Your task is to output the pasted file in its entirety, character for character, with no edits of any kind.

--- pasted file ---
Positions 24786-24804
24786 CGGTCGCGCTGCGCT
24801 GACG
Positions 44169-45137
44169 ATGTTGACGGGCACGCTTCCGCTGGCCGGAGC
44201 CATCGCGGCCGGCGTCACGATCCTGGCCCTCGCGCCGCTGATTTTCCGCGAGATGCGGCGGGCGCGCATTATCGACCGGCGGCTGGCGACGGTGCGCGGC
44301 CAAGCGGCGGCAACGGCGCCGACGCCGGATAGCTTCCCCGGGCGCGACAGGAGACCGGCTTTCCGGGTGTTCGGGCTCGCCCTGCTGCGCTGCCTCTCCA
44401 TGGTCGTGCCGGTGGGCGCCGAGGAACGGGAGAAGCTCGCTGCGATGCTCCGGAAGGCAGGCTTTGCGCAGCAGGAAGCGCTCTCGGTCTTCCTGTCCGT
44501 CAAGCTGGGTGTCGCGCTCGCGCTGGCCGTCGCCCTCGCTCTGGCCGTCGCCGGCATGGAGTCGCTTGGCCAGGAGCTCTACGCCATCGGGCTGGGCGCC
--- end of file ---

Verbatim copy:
Positions 24786-24804
24786 CGGTCGCGCTGCGCT
24801 GACG
Positions 44169-45137
44169 ATGTTGACGGGCACGCTTCCGCTGGCCGGAGC
44201 CATCGCGGCCGGCGTCACGATCCTGGCCCTCGCGCCGCTGATTTTCCGCGAGATGCGGCGGGCGCGCATTATCGACCGGCGGCTGGCGACGGTGCGCGGC
44301 CAAGCGGCGGCAACGGCGCCGACGCCGGATAGCTTCCCCGGGCGCGACAGGAGACCGGCTTTCCGGGTGTTCGGGCTCGCCCTGCTGCGCTGCCTCTCCA
44401 TGGTCGTGCCGGTGGGCGCCGAGGAACGGGAGAAGCTCGCTGCGATGCTCCGGAAGGCAGGCTTTGCGCAGCAGGAAGCGCTCTCGGTCTTCCTGTCCGT
44501 CAAGCTGGGTGTCGCGCTCGCGCTGGCCGTCGCCCTCGCTCTGGCCGTCGCCGGCATGGAGTCGCTTGGCCAGGAGCTCTACGCCATCGGGCTGGGCGCC